Lacma//dt1st/mark2nd

By DANIEL TAUB

Staff Reporter

While many benefited from the Van Gogh exhibition at the Los Angeles County Museum of Art ranging from local hotels to the museum itself the show might have given its biggest boost to an unlikely player: Washington Mutual Inc.

The Seattle-based savings and loan used its sponsorship of the exhibit to enhance its visibility in the L.A. market where it was launching a major expansion drive during the first half of this year.

A study of the economic impact of the exhibit showed that 58 percent of LACMA visitors surveyed by the firm were aware of the corporate sponsorship. Of those, 98 percent were aware that the sponsor was Washington Mutual. The study was prepared for the museum by Jackson, Wyo.-based Morey and Associates Inc.

"From our experience, this is an unusually high level of awareness of a sponsor," the firm wrote in its report, released last week.

That awareness was especially useful for Washington Mutual, which is a new entrant to the L.A. banking business. Over the past few years, Washington Mutual has bought up L.A.'s biggest thrifts, including American Savings, Great Western Bank and H.F. Ahmanson, the parent of Home Savings, which itself had bought Coast Federal Bank shortly before its own acquisition by Washington Mutual.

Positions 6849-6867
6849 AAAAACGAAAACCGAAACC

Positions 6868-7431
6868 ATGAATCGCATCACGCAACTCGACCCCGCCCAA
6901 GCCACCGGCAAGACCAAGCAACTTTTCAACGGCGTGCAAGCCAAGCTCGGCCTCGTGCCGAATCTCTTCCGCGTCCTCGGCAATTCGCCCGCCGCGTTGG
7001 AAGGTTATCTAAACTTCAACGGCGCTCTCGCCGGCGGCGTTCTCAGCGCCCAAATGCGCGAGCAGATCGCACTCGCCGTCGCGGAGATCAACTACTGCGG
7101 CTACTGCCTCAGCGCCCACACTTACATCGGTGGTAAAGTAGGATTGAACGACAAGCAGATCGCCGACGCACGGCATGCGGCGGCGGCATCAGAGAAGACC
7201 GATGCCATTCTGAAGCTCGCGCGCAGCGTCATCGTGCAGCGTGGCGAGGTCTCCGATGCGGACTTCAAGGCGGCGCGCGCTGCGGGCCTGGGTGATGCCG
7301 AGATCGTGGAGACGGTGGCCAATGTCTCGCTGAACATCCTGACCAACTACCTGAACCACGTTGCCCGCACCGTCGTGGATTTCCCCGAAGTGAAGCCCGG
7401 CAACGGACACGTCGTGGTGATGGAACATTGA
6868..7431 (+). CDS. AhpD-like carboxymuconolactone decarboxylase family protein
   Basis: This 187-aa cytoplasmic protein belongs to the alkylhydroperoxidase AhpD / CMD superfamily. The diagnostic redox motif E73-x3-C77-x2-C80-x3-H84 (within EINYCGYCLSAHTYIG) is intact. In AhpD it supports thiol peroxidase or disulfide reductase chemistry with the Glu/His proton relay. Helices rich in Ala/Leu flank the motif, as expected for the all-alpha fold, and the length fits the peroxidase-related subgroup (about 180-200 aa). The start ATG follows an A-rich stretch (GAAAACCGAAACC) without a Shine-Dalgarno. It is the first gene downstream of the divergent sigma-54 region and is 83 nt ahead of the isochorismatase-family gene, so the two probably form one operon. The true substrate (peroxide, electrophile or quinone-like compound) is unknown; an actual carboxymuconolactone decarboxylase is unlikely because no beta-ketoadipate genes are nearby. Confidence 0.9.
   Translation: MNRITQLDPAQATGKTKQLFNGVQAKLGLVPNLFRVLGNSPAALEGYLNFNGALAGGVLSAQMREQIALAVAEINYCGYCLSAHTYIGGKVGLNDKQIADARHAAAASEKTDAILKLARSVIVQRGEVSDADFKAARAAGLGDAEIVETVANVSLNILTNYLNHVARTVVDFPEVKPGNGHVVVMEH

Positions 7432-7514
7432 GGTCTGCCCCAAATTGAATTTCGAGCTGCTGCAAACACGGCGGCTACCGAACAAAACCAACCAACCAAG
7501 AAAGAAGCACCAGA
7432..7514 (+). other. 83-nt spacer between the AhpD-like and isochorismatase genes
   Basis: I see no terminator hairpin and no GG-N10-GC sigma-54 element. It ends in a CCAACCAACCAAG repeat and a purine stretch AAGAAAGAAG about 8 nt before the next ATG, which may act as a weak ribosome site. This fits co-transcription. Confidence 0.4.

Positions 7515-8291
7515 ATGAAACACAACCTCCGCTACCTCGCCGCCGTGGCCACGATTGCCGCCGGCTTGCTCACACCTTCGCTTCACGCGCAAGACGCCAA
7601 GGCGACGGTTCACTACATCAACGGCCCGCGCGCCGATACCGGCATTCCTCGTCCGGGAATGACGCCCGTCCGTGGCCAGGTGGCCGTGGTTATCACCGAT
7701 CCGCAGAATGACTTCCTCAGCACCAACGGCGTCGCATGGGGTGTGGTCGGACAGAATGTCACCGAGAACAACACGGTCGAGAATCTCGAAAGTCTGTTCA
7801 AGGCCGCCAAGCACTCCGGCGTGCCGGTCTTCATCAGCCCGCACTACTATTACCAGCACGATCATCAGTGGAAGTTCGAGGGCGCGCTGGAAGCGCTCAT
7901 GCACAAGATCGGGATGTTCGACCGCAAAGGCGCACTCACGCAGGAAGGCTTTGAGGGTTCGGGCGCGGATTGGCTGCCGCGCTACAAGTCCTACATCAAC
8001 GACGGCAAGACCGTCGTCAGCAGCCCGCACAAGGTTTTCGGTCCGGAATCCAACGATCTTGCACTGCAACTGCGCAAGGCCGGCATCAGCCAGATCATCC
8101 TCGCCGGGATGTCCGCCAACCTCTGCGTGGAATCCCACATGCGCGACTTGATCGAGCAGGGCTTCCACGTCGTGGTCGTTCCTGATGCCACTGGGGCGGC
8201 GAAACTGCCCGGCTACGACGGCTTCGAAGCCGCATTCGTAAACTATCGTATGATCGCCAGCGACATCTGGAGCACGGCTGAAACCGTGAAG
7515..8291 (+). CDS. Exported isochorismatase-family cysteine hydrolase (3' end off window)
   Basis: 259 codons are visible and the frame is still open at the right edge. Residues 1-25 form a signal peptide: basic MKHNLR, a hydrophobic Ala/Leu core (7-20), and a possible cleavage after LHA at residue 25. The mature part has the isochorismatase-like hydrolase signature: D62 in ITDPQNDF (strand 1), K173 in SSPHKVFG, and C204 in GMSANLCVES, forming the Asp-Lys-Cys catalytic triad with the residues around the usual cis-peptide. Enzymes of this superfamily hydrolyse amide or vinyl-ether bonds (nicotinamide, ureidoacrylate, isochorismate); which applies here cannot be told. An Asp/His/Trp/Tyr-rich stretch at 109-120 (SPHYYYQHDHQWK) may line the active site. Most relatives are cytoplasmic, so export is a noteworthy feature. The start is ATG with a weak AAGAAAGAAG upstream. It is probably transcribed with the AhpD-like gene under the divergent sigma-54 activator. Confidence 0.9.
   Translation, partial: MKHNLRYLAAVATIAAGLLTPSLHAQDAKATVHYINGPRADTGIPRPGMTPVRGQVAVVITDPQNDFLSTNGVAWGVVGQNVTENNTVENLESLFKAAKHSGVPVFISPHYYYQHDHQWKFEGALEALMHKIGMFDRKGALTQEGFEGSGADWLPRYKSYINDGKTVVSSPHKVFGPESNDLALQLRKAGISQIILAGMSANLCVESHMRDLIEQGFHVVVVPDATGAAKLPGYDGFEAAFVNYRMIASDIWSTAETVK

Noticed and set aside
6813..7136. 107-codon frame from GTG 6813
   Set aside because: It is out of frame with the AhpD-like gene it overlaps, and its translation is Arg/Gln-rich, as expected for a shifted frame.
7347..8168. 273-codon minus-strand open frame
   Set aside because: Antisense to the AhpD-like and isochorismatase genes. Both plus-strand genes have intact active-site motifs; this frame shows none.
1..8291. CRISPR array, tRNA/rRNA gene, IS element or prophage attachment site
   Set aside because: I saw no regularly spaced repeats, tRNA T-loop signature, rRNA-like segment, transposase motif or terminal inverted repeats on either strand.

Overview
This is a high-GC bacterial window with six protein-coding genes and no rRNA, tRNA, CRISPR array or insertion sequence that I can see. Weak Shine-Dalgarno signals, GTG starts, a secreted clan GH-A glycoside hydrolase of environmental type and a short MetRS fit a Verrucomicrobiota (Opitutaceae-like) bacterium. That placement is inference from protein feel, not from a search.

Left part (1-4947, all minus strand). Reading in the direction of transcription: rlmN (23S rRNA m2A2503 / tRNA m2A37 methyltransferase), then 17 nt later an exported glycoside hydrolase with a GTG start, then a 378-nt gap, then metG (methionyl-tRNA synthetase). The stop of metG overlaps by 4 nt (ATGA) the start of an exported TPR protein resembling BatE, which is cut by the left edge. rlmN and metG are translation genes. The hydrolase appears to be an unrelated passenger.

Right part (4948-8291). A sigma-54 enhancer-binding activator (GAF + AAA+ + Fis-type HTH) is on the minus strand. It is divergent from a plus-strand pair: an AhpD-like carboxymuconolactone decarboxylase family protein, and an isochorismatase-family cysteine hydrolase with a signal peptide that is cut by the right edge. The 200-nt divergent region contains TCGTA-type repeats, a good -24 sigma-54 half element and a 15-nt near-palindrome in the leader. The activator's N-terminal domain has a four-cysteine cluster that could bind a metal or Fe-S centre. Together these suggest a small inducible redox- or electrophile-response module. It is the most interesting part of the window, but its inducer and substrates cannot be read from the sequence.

"We were brand new to the California market, and Los Angeles being our largest market, it was a fabulous time, just as we put our name on a bunch of branches, to get some visibility," said Christine Schrader, the bank's assistant vice president for community marketing.

Neither Schrader nor LACMA officials would disclose how much Washington Mutual contributed to the show, citing a confidentiality agreement. The contribution helped pay for transporting 6,000 Los Angeles Unified School District students and 1,600 teachers to the museum, as well as providing lesson plans to the teachers.

Washington Mutual had its name on Van Gogh street banners, in newspaper and magazine advertisements, and on a kiosk at the museum.

John Stafford, vice president of the San Francisco-based California Bankers Association, said it is not unusual for a company to use a philanthropic contribution to establish itself in a new market.

"It's referred to as 'strategic philanthropy,' " Stafford said. "When any mass-market institution is in the midst of a rollout into a new market, it's incumbent upon them to not only gain name recognition, but make a positive impact in the community and be recognized for that."

Washington Mutual was just one of many institutions to benefit from the Van Gogh exhibit. The show injected $121.9 million into the county's economy, according to the study, including $39 million in personal income to residents of L.A. County and $2.9 million in sales and hotel occupancy taxes.

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